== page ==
Meet Zikhona Kasana, Junior Network Engineer:

I am a 23-year-old young lady born in the Eastern Cape but was raised in Johannesburg by my Mom. I'm currently doing a work-based learnership here at Workonline and completing my studies at UNISA. I am an inquisitive young lady that is always eager to learn. I'm very motivated and open to any challenge especially challenges that will take me out of my comfort zone.

What makes me want to work for Workonline?

Apart Workonline being one of the leading wholesale transit companies, l want to work here because l see an opportunity to grow. I've only been here for quite a short period of time and already l have been inspired by the work ethics of my colleagues. I see an excellent opportunity to grow in the company.

What makes me want to be in the Internet industry?

The world has evolved, and we are currently in the 4th Industrial Revolution. I’ve always been intrigued by how the Internet works but was clueless of where to start. There are endless opportunities in terms of careers in the Internet industry and one that l am pursuing in the long run is into the digital economy.

More about Zikhona:

Favourite app? Facebook and LinkedIn

Android/IOS? Android

Favourite streaming service? Netflix

Favourite tech thought leader? Ben Maddison

Technology nostalgia moment? Playing Snakes on my Mom's Nokia 3310

Outside of work? Socialising with friends, playing puzzles from magazines and writing.

What's exciting about working for a wholesale Internet company in Africa? I'm part of a company that serves many companies by providing them connectivity to the Internet. We give them a fast, secure and reliable Internet connection. It feels good knowing that I work for a company that provides services that are essential for lots of other companies to succeed.

Challenges: Keeping up to date with new developments in technology would be the biggest. Then too, dealing with private data of clients, so being careful and disciplined knowing that a mistake could result in serious compromise.

Opportunities: There are no limits. There is so much to learn and career diversification

One thing l want people to know about the Internet in Africa: It plays a significant role in the economy: it presents a major opportunity to Africa as it contributes to 1,1% to the overall African GDP

In our next issue, we’ll introduce you to Zikhona’s colleague, Junior Nkala.



As part of its commitment to offering high quality services to its African customers, Workonline Communications, leading provider of wholesale IP transit and connectivity services is extending its reach to France-IX, one of Europe’s leading Internet Exchanges (IXs).

With its community of several hundreds of carriers, ISPs, content delivery networks and Internet professionals, France-IX offers high quality access to both English and French content through its Paris and Marseille exchange points. Workonline Communications will leverage the exchange’s strategic positioning to further interconnect Africa and the Middle East to Europe and the US.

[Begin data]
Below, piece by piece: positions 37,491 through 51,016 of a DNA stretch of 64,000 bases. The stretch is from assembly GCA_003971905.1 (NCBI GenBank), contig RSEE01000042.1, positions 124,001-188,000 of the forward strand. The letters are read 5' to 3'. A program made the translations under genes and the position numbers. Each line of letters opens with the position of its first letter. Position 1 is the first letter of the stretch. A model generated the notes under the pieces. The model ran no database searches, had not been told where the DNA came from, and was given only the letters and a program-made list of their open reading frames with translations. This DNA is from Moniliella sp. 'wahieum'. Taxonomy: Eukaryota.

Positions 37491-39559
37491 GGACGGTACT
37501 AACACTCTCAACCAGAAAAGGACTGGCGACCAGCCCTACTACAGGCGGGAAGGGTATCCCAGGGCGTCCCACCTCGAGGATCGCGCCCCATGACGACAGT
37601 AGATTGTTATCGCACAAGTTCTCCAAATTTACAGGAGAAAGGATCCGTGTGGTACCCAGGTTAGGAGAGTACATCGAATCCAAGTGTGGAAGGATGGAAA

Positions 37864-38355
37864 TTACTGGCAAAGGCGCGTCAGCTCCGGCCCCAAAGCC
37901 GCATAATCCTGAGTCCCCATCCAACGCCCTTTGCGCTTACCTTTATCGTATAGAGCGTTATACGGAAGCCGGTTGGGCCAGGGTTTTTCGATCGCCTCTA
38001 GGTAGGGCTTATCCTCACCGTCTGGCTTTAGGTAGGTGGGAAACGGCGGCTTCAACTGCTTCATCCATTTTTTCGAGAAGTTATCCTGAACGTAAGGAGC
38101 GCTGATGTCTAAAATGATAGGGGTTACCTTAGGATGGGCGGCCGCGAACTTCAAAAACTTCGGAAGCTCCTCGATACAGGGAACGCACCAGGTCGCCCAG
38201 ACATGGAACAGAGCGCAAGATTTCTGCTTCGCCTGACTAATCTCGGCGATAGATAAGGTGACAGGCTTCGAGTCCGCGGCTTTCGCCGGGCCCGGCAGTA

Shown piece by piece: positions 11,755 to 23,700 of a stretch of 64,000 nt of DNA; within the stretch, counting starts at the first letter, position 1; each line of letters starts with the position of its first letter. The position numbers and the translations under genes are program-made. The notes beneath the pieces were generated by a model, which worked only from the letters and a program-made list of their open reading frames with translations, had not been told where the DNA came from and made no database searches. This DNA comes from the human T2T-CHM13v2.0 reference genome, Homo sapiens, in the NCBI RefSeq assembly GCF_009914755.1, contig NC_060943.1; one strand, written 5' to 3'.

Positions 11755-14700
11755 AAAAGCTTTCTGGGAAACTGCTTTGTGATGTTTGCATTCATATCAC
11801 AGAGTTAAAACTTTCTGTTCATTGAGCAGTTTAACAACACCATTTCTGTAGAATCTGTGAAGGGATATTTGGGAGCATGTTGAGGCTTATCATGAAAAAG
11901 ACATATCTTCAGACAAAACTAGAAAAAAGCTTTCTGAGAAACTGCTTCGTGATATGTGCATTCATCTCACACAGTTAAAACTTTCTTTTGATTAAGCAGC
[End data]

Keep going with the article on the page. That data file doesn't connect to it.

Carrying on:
The connection to France-IX will be housed at Interxion’s MRS1 datacentre in Marseille. “We are pleased to observe an additional valuable interconnection between our customers in our Interxion Marseille campus. Workonline Communications and France-IX interconnection allows African carriers to get French and English content from Marseille with the best user experience and in a cost-effective way. It confirms the critical role of the city as the main content hub and digital gateway between Europe, Middle East, Asia and especially Africa” says Fabrice Coquio, Interxion France Managing Director.

Benjamin Deveaux, Head of Business Development for Workonline Communications explains, “Workonline's portfolio of carrier-focused services enables our clients to extend their reach to new markets and enhance their existing services. As demand for quality Internet increases during the COVID-19 crisis, we are proud to be able to add France-IX to the growing list of IXs to which Workonline is connected and can offer remote peering services. The fact that content from this IX is provided in English and French is also an advantage to the Francophone countries we serve, which currently include Madagascar and Mauritius.”

Gilles Pecqueron, Operational Marketing Manager at France-IX said: "This agreement with Workonline assists us in strengthening our position as the leading digital gateway to Africa and the Middle-East. Africa is a rapidly developing market and we’re delighted to be part of the exponential growth of Workonline in this region.”



France-IX is the Premier Internet Peering Service Provider in France, offering public and private interconnection services through its carrier and data centre neutral exchange points in Paris and Marseille. France-IX interconnects several hundreds of telecommunications carriers, ISPs, content providers, content delivery networks and all other Internet networks worldwide with significant traffic in the Internet French market. This enhances the affordability and latency of the Internet traffic exchanged between its members and thus improves the overall quality of the Internet in France.

Founded in June 2010 with the support of the French Internet community, France-IX is a member-based association whose core values are neutrality, sustainability and constant improvement of the Internet. For more information go to France-IX website


Connectivity upgrade for thousands of learners across South Africa